Leeds United F.C. History
Leeds United F.C. History : Foreword
1919-29 - The Twenties
1930-39 - The Thirties
1939-46 - The War Years
1947-49 - Post War Depression
1949-57 - The Reign of King John
1957-63 - From Charles to Revie
1961-75 - The Revie Years
1975-82 - The Downward Spiral
1982-88 - The Dark Years
1988-96 - The Wilko Years
1996-04 - The Rollercoaster Ride
2004-17 - Down Among The Deadmen
100 Greatest LUFC Players Ever
Greatest Leeds United Games
Players' Profiles
Managers' Profiles
Leeds City F.C. History
Leeds City F.C. Player and Manager Profiles
Leeds United/City Statistics
Leeds United/City Captains
Leeds United/City Friendlies and Other Games
Leeds United/City Reserves and Other Teams

Hird: Kevin

1979-1984 (Player Details)

Right Back/Midfield

Born: Colne: 11-02-1952

Debut: Norwich City (h): 03-03-1979

5’7” 10st 6lb (1979)

A Burnley fan, he attended Lord Street School, Colne and he was picked up by Blackburn Rovers from school in October 1970 and signed professional in February 1973. He built a big reputation as an attacking full-back. When Leeds signed him from Rovers for £357,000, it made him the most expensive full-back in the British game at that time. He played one hundred and thirty-two times, including three as a substitute, and scored twenty goals for Rovers. As it turned out Hird spent much of his days at Elland Road as a midfielder, where his forays down the right owed much to his dribbling skills. At Leeds he netted some spectacular goals and also took on the responsibility of penalty taker. Known as “Jasper” to the fans, because of his likeness to comedian Jasper Carrot, he was a bit of an enigma, capable of both mind-boggling skills and basic errors, but no one could fault him for effort. He was one of Jimmy Adamson's better buys, but unfortunately for Hird his new Manager could not decide which was his best position and where to play him. Hird had attacking instincts and so he was tried on the right wing, where his mazy runs and dribbling skills and long-range shooting could be of use. He could always be relied upon to gave 100% no matter where he was selected. He was also selected for the PFA Second Division Team of the Year in 1978-79. His goals, supplemented by several from the penalty spot were invaluable to a Leeds attack that found it hard to score and in 1979-80 he was the club's leading scorer in the League with eight! He personified inconsistency and was a confidence player who was brilliant one minute and woeful the next, capable of scoring brilliant goals just as he was of missing sitters. He could be brilliant in training and yet fail to produce on the pitch where it mattered. He based his game on hard running, no matter whether at right back or outside right/midfield. His head down and shoulders hunchedposture did not make for accurate or inspired distribution and his proneness to being caught out of position and to lose possession because of his willingness to run in trying to produce goal-scoring chances where only as good as his crosses, if he could get them into the danger zone. A bit of an enigma, who could take opposition defences by surprise by the quality of his own finishing, yet doubt his own ability to do so and yet still have the courage to take on the responsibility of being the team's penalty-taker with good success. He was still only twenty-nine when he was allowed to move to Burnley in August 1984 on a free transfer and it seemed John Bond had made a killing when he scored sixteen League goals in his first season with the Clarets. He made his debut on 11th August 1984, against Blackpool in the Lancashire Cup and his League debut followed the following week at home to Plymouth Argyle on 25th August 1984. He was selected, in 1985–86, for Football League Fourth Division PFA Team of the Year. He played his final game for Burnley at Colchester United on 6th May 1986 and stayed at Turf Moor until June 1986, until the club decided they could no longer afford his services. He had scored twenty-three goals in eighty-three League appearances, and thirty-one goals in one hundred and four starts and one game from the bench in all competitions, when he gave up full-time football and began work at a timber merchant’s and also played for North-West Counties League club, Colne Dynamoes. He joined Colne in the summer of 1986 and in September 1991 he joined Barnoldswick United after Colne folded. He was spent several seasons playing for the Amateur Kelbrook Reserves until they disbanded in 2007. He then spent three seasons at another amateur team, Earby F.C. in the Craven And District league. Hird still passes on his wealth of experience to youngsters through his coaching school and Blackburn Rovers' Centre of Excellence. He is a support assistant at a special school in his birthplace Colne, but he still plays occasionally for the Blackburn Rovers' Veterans. His son Sam is a Folk Blues Violinist and obtained a classical music degree at Manchester University. Hird himself is a self-taught Guitarist with a flair as an Artist.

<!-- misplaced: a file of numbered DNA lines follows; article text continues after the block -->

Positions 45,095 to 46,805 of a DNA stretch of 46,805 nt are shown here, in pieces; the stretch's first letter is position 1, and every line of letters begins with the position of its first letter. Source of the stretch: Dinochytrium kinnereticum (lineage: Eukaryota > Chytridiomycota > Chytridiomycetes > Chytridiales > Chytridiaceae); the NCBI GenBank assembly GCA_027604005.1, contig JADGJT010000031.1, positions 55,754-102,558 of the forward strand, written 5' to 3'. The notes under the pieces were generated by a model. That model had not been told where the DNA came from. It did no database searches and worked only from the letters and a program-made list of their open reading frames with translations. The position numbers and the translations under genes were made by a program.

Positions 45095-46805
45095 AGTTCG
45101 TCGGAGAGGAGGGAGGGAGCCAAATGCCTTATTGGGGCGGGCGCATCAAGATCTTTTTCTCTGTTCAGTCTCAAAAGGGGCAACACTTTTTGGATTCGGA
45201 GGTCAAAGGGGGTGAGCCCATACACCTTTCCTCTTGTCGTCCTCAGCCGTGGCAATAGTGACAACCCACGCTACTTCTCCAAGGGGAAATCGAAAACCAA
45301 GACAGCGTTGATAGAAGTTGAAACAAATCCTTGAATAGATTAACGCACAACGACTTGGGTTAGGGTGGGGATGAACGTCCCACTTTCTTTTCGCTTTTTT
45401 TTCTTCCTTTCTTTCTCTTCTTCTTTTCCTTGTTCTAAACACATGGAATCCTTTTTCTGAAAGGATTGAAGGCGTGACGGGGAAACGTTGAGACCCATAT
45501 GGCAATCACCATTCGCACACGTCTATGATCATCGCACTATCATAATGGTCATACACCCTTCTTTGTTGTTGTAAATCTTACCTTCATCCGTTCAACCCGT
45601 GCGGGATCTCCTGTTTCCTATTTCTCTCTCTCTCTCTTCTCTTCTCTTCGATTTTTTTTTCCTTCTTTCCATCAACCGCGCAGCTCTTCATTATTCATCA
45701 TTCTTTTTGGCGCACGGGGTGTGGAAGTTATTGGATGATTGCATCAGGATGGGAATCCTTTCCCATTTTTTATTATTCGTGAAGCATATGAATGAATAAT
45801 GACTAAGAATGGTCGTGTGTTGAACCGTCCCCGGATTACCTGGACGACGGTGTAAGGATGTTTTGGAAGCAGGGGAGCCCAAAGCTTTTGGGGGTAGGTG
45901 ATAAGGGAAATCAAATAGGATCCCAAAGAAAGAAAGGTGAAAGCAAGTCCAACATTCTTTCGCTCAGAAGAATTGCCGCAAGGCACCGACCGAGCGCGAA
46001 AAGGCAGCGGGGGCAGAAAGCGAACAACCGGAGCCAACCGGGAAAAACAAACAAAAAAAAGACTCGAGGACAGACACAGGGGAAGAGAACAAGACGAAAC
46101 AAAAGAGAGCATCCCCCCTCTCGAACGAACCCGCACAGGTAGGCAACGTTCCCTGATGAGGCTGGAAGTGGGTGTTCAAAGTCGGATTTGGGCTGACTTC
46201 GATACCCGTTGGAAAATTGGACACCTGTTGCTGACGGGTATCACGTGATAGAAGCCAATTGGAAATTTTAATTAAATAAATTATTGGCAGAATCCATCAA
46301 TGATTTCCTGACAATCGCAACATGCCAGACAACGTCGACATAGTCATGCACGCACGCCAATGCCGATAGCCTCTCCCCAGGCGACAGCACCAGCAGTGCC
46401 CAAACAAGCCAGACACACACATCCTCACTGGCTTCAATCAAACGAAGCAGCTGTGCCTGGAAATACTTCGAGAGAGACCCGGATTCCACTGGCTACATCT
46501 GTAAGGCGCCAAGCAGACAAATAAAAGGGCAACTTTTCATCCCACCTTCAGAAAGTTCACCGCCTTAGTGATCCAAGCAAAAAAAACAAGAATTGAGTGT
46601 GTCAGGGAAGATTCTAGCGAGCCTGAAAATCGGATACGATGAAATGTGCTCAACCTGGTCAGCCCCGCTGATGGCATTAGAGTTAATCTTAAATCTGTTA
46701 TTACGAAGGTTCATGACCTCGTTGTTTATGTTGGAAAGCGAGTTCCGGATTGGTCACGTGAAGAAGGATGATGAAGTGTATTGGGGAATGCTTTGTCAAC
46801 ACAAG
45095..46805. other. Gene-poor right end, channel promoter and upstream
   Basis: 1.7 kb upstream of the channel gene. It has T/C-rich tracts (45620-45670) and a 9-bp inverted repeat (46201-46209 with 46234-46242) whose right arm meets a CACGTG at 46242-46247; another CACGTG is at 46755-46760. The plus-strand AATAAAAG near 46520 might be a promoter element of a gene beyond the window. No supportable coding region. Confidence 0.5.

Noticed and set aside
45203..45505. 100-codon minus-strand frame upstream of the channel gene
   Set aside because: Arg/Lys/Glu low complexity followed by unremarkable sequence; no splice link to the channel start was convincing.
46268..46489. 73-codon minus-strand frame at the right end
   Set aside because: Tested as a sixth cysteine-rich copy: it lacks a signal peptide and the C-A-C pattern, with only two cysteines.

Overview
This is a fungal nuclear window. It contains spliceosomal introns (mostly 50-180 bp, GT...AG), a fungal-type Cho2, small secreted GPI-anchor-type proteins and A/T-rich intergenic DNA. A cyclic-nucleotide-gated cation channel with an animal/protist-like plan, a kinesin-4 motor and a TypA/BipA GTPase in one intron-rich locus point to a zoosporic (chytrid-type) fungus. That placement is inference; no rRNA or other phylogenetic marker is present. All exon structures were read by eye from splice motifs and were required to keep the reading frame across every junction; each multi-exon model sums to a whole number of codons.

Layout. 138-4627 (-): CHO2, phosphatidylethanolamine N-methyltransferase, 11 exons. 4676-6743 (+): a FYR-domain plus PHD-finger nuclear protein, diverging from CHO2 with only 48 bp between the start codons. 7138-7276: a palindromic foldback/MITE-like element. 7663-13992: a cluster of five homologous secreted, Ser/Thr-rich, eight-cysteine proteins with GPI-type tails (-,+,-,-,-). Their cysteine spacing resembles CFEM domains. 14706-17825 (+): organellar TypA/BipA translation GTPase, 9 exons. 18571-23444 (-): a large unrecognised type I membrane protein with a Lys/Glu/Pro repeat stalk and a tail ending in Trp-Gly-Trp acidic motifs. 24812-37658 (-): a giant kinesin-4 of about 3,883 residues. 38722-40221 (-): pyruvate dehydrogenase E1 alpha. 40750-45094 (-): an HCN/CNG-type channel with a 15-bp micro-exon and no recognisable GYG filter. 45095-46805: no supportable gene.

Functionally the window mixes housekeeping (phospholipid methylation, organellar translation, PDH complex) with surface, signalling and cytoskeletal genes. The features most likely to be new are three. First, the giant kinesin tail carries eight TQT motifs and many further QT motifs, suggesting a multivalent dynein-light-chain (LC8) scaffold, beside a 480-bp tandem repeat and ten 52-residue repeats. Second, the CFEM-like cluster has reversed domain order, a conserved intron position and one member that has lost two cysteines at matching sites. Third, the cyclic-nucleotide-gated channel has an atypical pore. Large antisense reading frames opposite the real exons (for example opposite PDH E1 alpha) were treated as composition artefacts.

League 165/1619
F.A. Cup 6/22
League Cup 7/1 0
Europe 30